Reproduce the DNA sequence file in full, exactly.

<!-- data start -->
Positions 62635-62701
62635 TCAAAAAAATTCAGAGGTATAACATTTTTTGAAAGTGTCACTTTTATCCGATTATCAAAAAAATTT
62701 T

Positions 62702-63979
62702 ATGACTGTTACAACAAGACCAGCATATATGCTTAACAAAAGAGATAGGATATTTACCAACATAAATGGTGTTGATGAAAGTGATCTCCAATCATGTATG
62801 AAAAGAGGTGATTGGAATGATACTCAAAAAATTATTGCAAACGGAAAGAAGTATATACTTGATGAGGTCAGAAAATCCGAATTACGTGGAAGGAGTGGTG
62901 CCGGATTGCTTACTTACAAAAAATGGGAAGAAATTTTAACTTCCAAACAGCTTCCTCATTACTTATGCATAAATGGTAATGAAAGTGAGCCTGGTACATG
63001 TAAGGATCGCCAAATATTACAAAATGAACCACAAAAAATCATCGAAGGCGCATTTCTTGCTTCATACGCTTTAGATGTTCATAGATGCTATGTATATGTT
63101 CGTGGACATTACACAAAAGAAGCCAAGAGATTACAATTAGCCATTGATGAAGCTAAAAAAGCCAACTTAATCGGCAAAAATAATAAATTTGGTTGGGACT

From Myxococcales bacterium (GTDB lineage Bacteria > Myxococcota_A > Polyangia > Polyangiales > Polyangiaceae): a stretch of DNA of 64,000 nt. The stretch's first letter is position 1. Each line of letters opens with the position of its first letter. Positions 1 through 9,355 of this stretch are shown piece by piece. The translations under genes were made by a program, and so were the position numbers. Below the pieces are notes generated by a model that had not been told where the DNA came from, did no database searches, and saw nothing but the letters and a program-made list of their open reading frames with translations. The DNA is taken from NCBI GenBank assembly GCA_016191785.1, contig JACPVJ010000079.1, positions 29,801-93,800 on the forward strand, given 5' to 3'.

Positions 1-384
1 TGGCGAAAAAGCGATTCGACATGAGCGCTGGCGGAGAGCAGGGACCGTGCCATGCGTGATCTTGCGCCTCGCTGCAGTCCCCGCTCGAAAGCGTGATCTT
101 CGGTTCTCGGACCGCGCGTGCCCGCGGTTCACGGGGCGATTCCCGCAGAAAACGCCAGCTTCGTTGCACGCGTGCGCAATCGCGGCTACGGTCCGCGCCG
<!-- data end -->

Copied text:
Positions 62635-62701
62635 TCAAAAAAATTCAGAGGTATAACATTTTTTGAAAGTGTCACTTTTATCCGATTATCAAAAAAATTT
62701 T

Positions 62702-63979
62702 ATGACTGTTACAACAAGACCAGCATATATGCTTAACAAAAGAGATAGGATATTTACCAACATAAATGGTGTTGATGAAAGTGATCTCCAATCATGTATG
62801 AAAAGAGGTGATTGGAATGATACTCAAAAAATTATTGCAAACGGAAAGAAGTATATACTTGATGAGGTCAGAAAATCCGAATTACGTGGAAGGAGTGGTG
62901 CCGGATTGCTTACTTACAAAAAATGGGAAGAAATTTTAACTTCCAAACAGCTTCCTCATTACTTATGCATAAATGGTAATGAAAGTGAGCCTGGTACATG
63001 TAAGGATCGCCAAATATTACAAAATGAACCACAAAAAATCATCGAAGGCGCATTTCTTGCTTCATACGCTTTAGATGTTCATAGATGCTATGTATATGTT
63101 CGTGGACATTACACAAAAGAAGCCAAGAGATTACAATTAGCCATTGATGAAGCTAAAAAAGCCAACTTAATCGGCAAAAATAATAAATTTGGTTGGGACT

From Myxococcales bacterium (GTDB lineage Bacteria > Myxococcota_A > Polyangia > Polyangiales > Polyangiaceae): a stretch of DNA of 64,000 nt. The stretch's first letter is position 1. Each line of letters opens with the position of its first letter. Positions 1 through 9,355 of this stretch are shown piece by piece. The translations under genes were made by a program, and so were the position numbers. Below the pieces are notes generated by a model that had not been told where the DNA came from, did no database searches, and saw nothing but the letters and a program-made list of their open reading frames with translations. The DNA is taken from NCBI GenBank assembly GCA_016191785.1, contig JACPVJ010000079.1, positions 29,801-93,800 on the forward strand, given 5' to 3'.

Positions 1-384
1 TGGCGAAAAAGCGATTCGACATGAGCGCTGGCGGAGAGCAGGGACCGTGCCATGCGTGATCTTGCGCCTCGCTGCAGTCCCCGCTCGAAAGCGTGATCTT
101 CGGTTCTCGGACCGCGCGTGCCCGCGGTTCACGGGGCGATTCCCGCAGAAAACGCCAGCTTCGTTGCACGCGTGCGCAATCGCGGCTACGGTCCGCGCCG